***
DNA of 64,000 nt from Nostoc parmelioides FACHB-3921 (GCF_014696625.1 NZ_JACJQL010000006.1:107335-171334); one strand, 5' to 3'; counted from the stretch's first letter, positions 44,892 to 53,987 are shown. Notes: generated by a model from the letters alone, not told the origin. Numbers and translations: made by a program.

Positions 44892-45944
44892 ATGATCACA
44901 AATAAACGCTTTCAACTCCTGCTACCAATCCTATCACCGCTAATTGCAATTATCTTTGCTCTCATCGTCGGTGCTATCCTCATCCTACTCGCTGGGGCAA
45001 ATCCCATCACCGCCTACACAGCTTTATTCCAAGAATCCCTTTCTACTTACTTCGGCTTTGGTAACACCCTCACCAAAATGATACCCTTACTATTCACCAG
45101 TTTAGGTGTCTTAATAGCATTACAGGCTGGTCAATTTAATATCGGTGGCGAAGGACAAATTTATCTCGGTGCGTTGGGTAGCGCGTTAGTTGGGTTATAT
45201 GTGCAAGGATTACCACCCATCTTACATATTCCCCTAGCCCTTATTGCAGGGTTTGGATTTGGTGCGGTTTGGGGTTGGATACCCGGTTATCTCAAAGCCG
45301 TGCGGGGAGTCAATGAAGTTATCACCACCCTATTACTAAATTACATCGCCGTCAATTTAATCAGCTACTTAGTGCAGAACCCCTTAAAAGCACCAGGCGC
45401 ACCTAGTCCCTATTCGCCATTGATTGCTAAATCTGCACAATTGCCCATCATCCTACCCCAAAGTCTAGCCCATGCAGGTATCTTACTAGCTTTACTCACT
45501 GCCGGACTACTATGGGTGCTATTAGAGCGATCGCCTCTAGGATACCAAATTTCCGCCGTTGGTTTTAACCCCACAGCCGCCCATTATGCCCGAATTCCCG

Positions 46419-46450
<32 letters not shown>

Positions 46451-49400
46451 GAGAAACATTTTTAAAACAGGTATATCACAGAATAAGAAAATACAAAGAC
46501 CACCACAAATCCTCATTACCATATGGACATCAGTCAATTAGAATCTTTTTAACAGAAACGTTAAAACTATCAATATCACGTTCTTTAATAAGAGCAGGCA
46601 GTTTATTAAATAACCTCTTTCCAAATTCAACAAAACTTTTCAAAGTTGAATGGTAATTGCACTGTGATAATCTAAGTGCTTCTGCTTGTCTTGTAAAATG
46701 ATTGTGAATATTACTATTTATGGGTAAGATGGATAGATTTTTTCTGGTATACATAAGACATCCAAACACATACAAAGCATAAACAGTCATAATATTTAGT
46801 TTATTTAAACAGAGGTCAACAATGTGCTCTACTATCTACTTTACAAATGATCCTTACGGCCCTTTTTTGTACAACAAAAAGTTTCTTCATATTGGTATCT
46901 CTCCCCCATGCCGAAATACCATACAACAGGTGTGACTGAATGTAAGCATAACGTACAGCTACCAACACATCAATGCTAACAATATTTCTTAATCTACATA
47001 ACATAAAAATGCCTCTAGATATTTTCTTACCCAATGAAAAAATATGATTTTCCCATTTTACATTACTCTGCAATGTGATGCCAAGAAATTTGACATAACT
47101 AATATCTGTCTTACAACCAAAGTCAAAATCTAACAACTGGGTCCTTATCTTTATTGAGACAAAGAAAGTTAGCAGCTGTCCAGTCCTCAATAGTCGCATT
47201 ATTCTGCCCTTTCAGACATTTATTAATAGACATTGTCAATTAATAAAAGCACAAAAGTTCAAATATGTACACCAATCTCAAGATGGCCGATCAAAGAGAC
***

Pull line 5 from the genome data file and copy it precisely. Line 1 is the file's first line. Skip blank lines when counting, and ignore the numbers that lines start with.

45001 ATCCCATCACCGCCTACACAGCTTTATTCCAAGAATCCCTTTCTACTTACTTCGGCTTTGGTAACACCCTCACCAAAATGATACCCTTACTATTCACCAG